Business leaders do not give in completely and without backing down to the promises of artificial intelligence technology providers. This is what the study carried out by the publisher Workday among 1000 business decision-makers around the world suggests.
“Leaders want less artificial, more intelligence,” the authors summarize. Thus, overall, they are quite convinced (80%) of the need to gradually increase their investments in AI.
AI an advantage, and also a constraint
Technology is perceived as an asset for the competitiveness of their company. And it’s hard to justify giving it up. 73% (74% in France) of managers feel compelled to implement AI in their organization – often without having the appropriate skills.
Likewise, the majority of respondents consider AI as a source of tangible business benefits. 80% agree, for example, that AI and machine learning guarantee productivity gains and better decisions. In France, this share even climbs to 89%.
Everything is for the best in the best of worlds… or almost. There is a downside, warns the study. The respondents have reservations and even doubts, in particular regarding the quality of the data feeding the models.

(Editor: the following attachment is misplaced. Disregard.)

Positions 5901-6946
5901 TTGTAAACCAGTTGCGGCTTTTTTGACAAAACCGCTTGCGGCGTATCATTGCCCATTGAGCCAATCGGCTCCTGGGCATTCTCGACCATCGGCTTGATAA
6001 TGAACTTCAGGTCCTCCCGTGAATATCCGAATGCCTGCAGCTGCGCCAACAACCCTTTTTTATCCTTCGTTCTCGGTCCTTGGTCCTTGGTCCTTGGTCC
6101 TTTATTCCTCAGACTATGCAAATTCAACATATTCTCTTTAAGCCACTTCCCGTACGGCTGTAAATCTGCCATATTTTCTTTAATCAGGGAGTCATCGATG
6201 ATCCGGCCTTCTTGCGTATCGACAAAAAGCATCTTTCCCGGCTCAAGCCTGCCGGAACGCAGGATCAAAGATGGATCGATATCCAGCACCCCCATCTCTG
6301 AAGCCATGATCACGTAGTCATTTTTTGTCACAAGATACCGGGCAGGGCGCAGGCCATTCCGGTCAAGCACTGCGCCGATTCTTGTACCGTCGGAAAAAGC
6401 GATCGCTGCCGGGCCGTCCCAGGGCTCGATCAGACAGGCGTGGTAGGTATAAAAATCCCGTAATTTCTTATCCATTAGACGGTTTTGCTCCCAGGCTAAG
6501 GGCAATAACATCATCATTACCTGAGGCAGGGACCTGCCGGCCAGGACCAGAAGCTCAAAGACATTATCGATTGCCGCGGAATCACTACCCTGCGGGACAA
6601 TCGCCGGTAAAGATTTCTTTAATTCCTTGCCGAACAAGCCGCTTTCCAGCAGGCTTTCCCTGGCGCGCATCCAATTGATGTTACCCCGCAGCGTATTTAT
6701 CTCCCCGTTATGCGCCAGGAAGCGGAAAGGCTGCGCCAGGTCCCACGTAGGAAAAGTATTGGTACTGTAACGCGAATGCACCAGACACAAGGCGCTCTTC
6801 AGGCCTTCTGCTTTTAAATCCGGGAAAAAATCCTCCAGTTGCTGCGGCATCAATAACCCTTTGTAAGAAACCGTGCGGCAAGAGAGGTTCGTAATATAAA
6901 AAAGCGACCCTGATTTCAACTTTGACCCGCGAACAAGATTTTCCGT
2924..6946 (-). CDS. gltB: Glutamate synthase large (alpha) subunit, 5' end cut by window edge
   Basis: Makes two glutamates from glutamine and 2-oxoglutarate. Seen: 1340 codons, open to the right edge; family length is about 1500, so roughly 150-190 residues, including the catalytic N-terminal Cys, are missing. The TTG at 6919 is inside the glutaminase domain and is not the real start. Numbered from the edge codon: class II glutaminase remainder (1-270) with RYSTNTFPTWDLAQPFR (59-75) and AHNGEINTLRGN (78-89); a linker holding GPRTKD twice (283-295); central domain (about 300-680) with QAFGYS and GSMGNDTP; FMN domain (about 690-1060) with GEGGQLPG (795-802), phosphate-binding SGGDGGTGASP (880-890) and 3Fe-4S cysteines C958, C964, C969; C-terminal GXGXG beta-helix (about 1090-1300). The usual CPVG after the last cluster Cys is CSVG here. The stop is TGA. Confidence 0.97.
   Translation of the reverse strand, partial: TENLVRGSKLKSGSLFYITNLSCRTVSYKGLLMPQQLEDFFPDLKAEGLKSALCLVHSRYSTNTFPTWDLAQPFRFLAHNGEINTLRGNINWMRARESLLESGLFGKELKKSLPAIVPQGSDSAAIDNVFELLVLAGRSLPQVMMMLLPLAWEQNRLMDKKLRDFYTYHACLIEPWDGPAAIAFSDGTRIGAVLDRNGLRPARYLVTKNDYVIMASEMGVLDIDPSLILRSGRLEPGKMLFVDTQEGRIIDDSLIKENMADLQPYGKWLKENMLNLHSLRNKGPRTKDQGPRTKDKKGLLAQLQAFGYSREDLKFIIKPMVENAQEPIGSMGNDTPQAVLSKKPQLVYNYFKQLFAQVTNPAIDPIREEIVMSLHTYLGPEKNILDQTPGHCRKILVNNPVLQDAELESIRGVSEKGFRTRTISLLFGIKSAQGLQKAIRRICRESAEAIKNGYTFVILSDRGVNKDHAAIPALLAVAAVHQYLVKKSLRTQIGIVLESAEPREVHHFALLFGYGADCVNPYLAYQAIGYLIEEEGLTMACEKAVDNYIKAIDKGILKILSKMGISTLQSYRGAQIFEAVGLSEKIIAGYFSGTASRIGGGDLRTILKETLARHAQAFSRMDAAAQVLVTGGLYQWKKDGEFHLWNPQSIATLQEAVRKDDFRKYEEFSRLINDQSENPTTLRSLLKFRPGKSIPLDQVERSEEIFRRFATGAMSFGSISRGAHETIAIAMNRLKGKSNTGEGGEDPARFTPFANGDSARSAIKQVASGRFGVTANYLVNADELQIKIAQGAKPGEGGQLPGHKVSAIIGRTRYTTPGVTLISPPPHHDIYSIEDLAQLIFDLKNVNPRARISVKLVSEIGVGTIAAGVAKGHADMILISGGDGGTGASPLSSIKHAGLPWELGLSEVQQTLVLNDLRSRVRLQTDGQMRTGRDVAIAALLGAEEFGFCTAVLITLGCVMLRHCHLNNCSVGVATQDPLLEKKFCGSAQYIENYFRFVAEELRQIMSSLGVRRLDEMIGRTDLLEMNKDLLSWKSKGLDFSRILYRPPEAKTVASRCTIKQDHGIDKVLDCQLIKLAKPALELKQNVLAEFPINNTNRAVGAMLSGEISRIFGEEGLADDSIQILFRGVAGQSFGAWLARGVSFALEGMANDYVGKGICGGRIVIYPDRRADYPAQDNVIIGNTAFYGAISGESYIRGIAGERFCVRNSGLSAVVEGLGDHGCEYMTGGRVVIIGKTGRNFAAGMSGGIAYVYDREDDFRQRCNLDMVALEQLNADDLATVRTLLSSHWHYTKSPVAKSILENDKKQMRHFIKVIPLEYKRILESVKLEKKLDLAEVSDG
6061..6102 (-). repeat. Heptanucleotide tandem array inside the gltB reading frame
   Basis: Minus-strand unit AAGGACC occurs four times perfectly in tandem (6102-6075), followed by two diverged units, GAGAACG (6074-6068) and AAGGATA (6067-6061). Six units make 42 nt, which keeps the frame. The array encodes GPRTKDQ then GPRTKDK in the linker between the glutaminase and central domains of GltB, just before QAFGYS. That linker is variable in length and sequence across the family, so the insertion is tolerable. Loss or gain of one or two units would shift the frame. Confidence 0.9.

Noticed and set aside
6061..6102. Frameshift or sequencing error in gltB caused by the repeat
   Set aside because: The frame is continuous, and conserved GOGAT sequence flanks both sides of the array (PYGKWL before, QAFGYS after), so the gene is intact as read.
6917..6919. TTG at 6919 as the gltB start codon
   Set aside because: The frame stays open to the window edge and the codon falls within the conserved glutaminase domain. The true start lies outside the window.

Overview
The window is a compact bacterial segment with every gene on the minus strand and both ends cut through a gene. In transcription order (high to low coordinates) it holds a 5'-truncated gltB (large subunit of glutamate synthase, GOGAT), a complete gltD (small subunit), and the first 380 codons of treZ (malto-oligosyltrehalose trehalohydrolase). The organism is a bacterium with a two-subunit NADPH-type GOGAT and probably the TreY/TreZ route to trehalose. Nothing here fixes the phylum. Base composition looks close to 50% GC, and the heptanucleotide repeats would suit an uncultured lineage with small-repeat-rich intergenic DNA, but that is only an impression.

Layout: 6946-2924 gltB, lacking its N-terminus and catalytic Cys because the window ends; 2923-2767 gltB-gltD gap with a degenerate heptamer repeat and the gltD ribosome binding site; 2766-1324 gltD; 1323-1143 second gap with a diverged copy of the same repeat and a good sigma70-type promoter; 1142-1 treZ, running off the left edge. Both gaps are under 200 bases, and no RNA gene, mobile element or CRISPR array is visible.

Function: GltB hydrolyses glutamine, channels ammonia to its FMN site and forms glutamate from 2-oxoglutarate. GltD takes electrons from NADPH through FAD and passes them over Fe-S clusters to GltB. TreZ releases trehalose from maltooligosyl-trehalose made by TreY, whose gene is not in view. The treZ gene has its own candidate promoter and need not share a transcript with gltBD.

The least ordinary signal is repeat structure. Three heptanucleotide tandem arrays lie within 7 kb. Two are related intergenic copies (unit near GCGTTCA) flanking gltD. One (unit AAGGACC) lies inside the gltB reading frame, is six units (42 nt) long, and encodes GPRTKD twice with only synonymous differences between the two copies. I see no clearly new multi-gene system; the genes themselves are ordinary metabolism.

77% of decision-makers – 74% in France – express fears about the relevance and reliability of the underlying data. Moreover, 39% consider possible biases as a major risk. Finally, 48% rate security and privacy as the main obstacles to the implementation of AI.
Optimism about ethical advances
On the ethics side, progress is also expected there. Only 29% of respondents say they are very confident about the ethical use of these tools in business. This state of play is not fixed, however.
Indeed, 52% of respondents say they are very confident in the ethical application of AI/ML within five years. Nor do they neglect the impacts on employment. 43% believe that AI is destined to replace certain tasks, and therefore to put employees out of work.
For 45%, on the contrary, technology is an asset for employees to help them better withstand their workload and offer them new professional opportunities. 12% dismiss this optimism, judging on the contrary that AI and ML will totally replace humans.
For decision-makers, this scenario is not topical. 93% (97% in France) of business leaders believe that humans should be systematically involved in the decisions made by AI. And in five years?